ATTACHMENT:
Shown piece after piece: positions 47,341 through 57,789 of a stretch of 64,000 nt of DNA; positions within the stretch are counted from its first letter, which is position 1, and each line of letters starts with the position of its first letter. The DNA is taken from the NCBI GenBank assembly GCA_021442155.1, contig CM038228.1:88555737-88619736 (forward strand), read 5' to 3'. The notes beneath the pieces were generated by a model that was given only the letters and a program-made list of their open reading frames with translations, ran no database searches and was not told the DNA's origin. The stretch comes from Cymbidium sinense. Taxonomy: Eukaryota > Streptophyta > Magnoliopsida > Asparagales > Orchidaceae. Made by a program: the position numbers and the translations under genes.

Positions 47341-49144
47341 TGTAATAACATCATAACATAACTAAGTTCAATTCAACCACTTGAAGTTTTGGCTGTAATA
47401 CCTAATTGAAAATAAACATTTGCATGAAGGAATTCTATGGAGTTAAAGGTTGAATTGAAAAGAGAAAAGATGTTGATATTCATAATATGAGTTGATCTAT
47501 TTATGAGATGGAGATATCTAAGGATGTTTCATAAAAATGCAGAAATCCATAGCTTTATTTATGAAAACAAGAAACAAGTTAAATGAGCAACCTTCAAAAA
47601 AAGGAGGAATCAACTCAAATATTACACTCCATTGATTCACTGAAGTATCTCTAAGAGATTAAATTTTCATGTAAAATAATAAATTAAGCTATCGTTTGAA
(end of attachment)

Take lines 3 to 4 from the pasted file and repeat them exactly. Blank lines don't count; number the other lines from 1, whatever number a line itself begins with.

47341 TGTAATAACATCATAACATAACTAAGTTCAATTCAACCACTTGAAGTTTTGGCTGTAATA
47401 CCTAATTGAAAATAAACATTTGCATGAAGGAATTCTATGGAGTTAAAGGTTGAATTGAAAAGAGAAAAGATGTTGATATTCATAATATGAGTTGATCTAT